In an atmosphere of heightened fear over the spread of COVID-19, a new poll suggests that Canadians are also becoming more trusting in official information sources and feel their governments at both the provincial and federal levels are doing a good job handling the crisis.
The survey by the Angus Reid Institute was conducted between Friday and Sunday; 1,593 Canadians were interviewed online. It suggested that more and more Canadians believe that the coronavirus pandemic is a serious threat to Canada.
The poll found 68 per cent of respondents agreeing that there is a serious threat of a coronavirus outbreak in this country, an increase of 26 percentage points since the same question was last asked by the ARI between Mar. 5-6 — an enormous increase in just a matter of days.
Similarly, 76 per cent of respondents said they are now concerned about friends or family becoming sick, an increase of 23 points. Concerns about the impact COVID-19 will have on the Canadian economy, as well as individuals’ own personal financial situations, are following the same trajectory.
The broader impact of the pandemic appears to be hitting home for Canadians. While 53 per cent say they are confident in their community healthcare system’s preparedness, that has dropped five points since Mar. 5-6 and 10 points since early February, shortly after the first case of COVID-19 was identified in Canada.
But despite these greater concerns, Canadians do not appear to be losing faith in their institutions.
Trust in information sources up
The survey found 87 per cent of respondents saying they trust “a great deal” or “a fair amount” the information coming from their local health authorities or medical health officers. That is an increase of eight points since Mar. 5-6. A similar proportion of Canadians trust the information coming from the World Health Organization.
Trust in the information being provided by provincial governments is up 12 points to 73 per cent. Only seven per cent say they do not at all trust the information coming from their provincial governments, with the highest levels of distrust recorded in Alberta and Ontario.
Two-thirds of Canadians polled, or 67 per cent, also report trust in the information coming from the federal government — an increase of nine points since Mar. 5-6. Trust in the federal government was highest in Ontario and Atlantic Canada, while it was lowest in Alberta and Quebec.
Just over half of Canadians surveyed reported trust in the news media, up six points to 55 per cent. Quebecers reported the most trust in journalistic sources, at 62 per cent. A majority of respondents in Alberta, Saskatchewan and Manitoba said they did not trust the news media.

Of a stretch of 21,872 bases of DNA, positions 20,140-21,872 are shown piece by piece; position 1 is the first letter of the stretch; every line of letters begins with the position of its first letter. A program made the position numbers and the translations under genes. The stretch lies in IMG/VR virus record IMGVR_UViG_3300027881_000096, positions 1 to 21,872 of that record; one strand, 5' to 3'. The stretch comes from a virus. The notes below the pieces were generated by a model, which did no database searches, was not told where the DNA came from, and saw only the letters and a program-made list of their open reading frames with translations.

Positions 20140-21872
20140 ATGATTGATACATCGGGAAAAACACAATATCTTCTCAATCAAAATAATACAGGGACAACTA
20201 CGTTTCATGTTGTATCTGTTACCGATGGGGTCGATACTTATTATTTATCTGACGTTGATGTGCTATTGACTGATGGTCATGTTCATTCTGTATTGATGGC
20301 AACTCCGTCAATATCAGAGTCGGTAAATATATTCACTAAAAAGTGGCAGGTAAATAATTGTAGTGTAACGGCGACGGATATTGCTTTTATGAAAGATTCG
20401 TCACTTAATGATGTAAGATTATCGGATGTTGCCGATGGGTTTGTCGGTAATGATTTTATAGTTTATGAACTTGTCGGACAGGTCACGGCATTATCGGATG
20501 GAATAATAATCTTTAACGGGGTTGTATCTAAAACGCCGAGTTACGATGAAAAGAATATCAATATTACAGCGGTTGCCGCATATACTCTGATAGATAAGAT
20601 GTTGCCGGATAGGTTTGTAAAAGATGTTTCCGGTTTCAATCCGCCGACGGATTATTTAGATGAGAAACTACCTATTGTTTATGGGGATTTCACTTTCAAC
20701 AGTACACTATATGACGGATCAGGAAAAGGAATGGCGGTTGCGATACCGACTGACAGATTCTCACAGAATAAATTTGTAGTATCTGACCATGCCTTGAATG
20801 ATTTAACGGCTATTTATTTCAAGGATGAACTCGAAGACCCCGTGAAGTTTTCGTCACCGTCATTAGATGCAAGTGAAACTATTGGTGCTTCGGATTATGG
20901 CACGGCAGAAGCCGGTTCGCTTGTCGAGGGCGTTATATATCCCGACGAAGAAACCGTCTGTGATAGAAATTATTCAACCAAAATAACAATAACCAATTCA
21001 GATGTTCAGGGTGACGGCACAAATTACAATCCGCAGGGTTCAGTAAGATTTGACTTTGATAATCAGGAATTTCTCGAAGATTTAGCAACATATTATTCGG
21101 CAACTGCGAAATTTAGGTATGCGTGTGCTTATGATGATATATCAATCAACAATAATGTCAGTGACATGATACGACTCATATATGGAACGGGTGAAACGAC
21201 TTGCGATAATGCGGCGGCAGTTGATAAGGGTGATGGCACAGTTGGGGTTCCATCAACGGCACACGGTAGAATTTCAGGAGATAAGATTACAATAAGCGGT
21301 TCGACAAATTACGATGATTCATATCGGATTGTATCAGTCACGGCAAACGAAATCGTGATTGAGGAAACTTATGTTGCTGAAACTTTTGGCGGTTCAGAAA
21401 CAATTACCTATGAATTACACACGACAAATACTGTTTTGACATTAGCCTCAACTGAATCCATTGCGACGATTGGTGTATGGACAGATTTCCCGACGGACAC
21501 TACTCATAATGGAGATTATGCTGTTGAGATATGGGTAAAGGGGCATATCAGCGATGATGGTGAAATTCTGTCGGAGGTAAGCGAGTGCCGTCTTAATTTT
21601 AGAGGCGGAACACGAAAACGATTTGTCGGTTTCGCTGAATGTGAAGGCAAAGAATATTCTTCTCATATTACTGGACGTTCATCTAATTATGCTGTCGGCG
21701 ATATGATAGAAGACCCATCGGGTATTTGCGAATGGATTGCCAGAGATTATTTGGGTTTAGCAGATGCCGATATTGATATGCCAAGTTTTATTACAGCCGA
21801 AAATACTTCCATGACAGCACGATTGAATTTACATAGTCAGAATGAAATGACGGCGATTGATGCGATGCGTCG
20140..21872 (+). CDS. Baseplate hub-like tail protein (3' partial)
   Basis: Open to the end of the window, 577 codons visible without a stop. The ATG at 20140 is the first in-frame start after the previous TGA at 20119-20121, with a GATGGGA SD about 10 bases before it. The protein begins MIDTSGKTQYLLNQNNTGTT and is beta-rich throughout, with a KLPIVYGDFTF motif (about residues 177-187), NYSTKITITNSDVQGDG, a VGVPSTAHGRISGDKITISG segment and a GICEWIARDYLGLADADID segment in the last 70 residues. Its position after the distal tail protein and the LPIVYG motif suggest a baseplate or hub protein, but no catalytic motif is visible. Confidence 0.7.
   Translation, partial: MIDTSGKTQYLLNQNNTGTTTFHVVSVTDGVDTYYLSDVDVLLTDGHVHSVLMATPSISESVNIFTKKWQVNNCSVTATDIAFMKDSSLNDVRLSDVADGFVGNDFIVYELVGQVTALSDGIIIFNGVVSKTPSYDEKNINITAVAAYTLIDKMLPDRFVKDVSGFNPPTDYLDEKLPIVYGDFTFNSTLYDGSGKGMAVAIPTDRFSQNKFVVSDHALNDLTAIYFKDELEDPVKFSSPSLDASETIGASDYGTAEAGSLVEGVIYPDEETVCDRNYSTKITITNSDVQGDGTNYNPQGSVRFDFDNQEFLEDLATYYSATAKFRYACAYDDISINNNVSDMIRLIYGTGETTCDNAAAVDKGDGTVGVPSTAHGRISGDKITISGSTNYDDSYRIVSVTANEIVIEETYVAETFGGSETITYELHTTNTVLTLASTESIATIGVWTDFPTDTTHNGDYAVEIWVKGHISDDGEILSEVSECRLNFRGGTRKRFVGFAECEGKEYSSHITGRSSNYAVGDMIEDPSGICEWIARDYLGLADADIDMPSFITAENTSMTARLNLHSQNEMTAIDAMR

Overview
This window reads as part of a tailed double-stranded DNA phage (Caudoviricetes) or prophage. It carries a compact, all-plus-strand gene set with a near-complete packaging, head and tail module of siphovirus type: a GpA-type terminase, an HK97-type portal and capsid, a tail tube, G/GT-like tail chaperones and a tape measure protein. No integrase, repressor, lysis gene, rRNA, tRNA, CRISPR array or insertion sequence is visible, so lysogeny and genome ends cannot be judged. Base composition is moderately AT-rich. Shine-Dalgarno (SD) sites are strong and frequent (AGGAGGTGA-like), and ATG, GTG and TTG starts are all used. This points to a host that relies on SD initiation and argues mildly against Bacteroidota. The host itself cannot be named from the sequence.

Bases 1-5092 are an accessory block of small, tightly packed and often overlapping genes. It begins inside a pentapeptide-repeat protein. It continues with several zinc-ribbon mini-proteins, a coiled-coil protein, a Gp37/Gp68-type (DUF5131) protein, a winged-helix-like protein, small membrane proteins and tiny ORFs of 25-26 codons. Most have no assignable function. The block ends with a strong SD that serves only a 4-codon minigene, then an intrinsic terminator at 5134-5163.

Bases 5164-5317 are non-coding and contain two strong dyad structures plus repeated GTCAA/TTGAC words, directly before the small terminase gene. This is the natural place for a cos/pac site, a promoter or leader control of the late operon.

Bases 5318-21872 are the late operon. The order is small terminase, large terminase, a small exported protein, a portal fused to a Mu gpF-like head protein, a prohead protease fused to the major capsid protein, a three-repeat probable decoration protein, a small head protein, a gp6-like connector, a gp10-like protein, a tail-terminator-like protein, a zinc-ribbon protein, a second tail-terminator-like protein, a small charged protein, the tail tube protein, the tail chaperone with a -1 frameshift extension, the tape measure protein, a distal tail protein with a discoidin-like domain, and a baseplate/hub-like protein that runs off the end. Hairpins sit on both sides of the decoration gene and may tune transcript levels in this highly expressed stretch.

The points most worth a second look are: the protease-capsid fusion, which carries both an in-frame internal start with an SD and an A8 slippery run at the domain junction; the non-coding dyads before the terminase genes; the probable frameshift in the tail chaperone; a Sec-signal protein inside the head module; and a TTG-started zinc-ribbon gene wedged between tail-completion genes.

Quebecers most satisfied with their government
For the most part, it appears Canadians are — so far — pleased with the moves of their provincial governments. A majority of those polled in every province or region said they felt their provincial government was doing a good or very good job.
Nationwide, 69 per cent said they felt their provincial governments were doing a good job handling the pandemic. That’s an increase of 18 points since Mar. 5-6, while the percentage saying their provincial governments were doing a bad job was down five points to just 21 per cent.
The biggest increase came in Quebec, where 89 per cent of respondents said the government of Premier François Legault was doing a good job. That represented an increase of 29 percentage points and was, by far, the best rating of any provincial government in the country.
Premier Doug Ford’s Ontario government scored the lowest, but 59 per cent of Ontarians still said their government was doing a good job, an increase of 13 points. On Tuesday, Ford declared a state of emergency in Ontario.
Prime Minister Justin Trudeau’s federal government did not rate as highly, with 58 per cent of Canadians saying the government was doing a good or very good job on the crisis. That was an increase of nine points, but the proportion of Canadians feeling Trudeau’s government is doing a bad job was unchanged at 34 per cent.
With the exception of Quebec, Canadians reported a net improvement in how they felt their federal government was doing. In that province, however, the share of respondents saying the government was doing a bad job jumped 11 points to 43 per cent.
Partisan perceptions of Trudeau’s handling of crisis
There does seem to be some marked differences across the country in how Canadians are seeing the work of their federal and provincial governments. In British Columbia, Ontario and in Atlantic Canada, both levels of government received similar levels of approval.
But in Alberta, Saskatchewan, Manitoba and Quebec, the provincial governments scored far higher than Trudeau’s.
Partisanship appears to be a factor influencing these perceptions. Canadians who voted for the Liberals or New Democrats in last year’s federal election say they think the government is doing a good job — 82 per cent among Liberals (up four points) and 75 per cent among New Democrats (+13).
A majority of Canadians who voted for either the Conservatives or the Bloc Québécois, however, think the federal government is doing a bad job. These voters also tend to be concentrated in Western Canada and Quebec, where the federal government’s handling of the issue rated worst.
Nevertheless, 33 per cent of Conservative voters said the federal government is doing a good job, an increase of 10 points.
The poll was conducted before some of the latest moves that were made by the federal government, including Monday’s restriction on entry into the country by non-residents and non-U.S. citizens. How these numbers evolve in the coming days and weeks will provide a revealing glimpse of how Canadians are handling the pandemic themselves — and whether they will continue to put faith in their institutions.
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